R.A. Dickey sets his sights on home stretch of unforgettable season

Tuesday, August 14, 2012 at 11:18pm

With a little more than six weeks remaining in the season and his greatest year in professional baseball all but assured, Nashville’s R.A. Dickey briefly looked back.

Last Thursday, he raised his record to 15-3 with a five-hit, 10-strikeout, no-walk, complete game in the New York Mets’ 6-1 win over Miami. With roughly 10 starts left, 20 wins or more are well within his reach.

“At this point, all I’m worried about is (win) No. 16,” he said last week in a phone interview with the City Paper. “My next start is against the Cincinnati Reds on Wednesday, and I’m not looking beyond that. If I do, I start getting myself into trouble.”

A journeyman pitcher until he perfected the knuckleball pitch, Dickey, 37, is a runaway leader for Major League Baseball’s Comeback Player of the Year award.

Also, at or near the top of the National League in wins, strikeouts and ERA, he remains solidly in the conversation for the Cy Young award.

“Certainly, that would be special, but I haven’t given much thought to it,” he said. “It’s all a process. I’m on pace for 300 innings [pitched], and I want to be known as a pitcher who keeps his team in the game, someone our guys can count on.

“Thankfully, I do feel good. I’ve always prided myself in being dependable for the team, and I want to be able to finish strong.”

His ability to do so will be critical for the Mets, who have slipped well behind the surprising Washington Nationals and Atlanta Braves in the N.L. East standings. Although, with two wild card spots at stake for the first time this season Dickey and his teammates are not out of it.

 “We went through a stretch where we lost eight of 11 games and fell back,” he said. “What we have to do going forward is get on roll where we win seven of eight or 10 of 11, something like that and get back in it. It’s been done before. We just have to stay after it.”

Playing in New York, under the scrutiny and added pressure of the media capital of the world has not overwhelmed Dickey in the least.

“Actually I’ve had fun with it and, for the most part, they have been very fair,” Dickey said. “The New York Post has a bit of a tabloid aspect to it, and sometimes they put a different spin on things. But overall it’s been a great experience, and it gives me a big platform to use to tell my story.”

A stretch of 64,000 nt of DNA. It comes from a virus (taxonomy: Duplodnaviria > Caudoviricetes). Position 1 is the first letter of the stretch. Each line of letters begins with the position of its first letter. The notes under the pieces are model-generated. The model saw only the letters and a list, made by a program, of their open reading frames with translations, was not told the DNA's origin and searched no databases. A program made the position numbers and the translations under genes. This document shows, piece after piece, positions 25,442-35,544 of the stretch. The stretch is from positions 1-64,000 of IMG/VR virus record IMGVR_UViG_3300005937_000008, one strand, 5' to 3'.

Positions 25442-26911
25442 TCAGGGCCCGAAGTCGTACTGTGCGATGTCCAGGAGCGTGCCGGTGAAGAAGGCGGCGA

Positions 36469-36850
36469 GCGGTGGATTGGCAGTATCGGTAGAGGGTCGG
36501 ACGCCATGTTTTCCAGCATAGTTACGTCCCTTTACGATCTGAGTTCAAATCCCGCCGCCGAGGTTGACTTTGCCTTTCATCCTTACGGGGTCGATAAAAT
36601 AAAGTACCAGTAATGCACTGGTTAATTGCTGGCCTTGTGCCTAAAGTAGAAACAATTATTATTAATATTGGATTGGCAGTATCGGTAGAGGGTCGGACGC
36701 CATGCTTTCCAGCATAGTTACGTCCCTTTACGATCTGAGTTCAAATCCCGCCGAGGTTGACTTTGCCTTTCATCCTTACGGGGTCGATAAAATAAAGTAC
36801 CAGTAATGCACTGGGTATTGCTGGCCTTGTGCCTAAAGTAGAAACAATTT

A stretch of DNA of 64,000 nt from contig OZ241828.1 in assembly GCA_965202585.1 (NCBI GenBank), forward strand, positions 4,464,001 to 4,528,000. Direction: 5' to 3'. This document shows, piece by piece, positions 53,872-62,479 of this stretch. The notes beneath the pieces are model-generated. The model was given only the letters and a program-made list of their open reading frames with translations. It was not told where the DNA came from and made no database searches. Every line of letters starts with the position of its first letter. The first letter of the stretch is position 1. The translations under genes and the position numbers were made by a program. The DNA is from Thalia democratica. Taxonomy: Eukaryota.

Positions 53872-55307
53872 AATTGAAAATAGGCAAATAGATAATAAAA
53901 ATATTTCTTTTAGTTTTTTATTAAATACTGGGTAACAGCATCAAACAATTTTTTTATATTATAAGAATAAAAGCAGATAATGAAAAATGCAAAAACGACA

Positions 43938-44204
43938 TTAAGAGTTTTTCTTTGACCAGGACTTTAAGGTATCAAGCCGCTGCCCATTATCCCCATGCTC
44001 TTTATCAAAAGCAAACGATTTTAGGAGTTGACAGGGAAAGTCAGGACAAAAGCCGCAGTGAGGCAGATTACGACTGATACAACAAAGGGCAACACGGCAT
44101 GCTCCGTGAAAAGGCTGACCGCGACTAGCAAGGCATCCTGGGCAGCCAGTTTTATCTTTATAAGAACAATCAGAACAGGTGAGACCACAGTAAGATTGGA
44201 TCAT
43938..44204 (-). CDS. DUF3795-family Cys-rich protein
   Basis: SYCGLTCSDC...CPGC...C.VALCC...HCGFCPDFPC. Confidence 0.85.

It’s also given him a recent opportunity to get on ‘The Late Show’ with David Letterman.

“That was a great experience, I had a great time,” Dickey, who besides the interview, threw some pitches to Letterman who had a big catchers mitt, said. “He loves baseball, and he’s very happy about my success. He’s a big fan, and a very smart guy. That was a lot of fun.”

Like almost everyone else, Dickey watched the Olympics when he can.

He won a bronze medal for the U.S. in the 1996 Atlanta Games and was disappointed that baseball was eliminated as an Olympic sport. Dickey

“Yes, I’m a little sad about that,” he said. “But as players, we still have the [World Baseball Classic], which they have renewed for next year. The Olympics were special, but the WBC puts our sport in the international spotlight as well.”

Dickey has long gotten over his disappointment over not being the starter for the NL in last month’s all-star game. Selected for the first time in his career, he was the N.L.’s winningest pitcher at the time of the game but was the fifth pitcher to appear for that league.

“It’s an honor just to be chosen,” he said. “I’ll look back and know it was special just to have been able to pitch in that game. There are no bad choices in an all-star game. I was glad to be a part of it.”

Next he’d like to be a part of a team that participates in the postseason. A big part.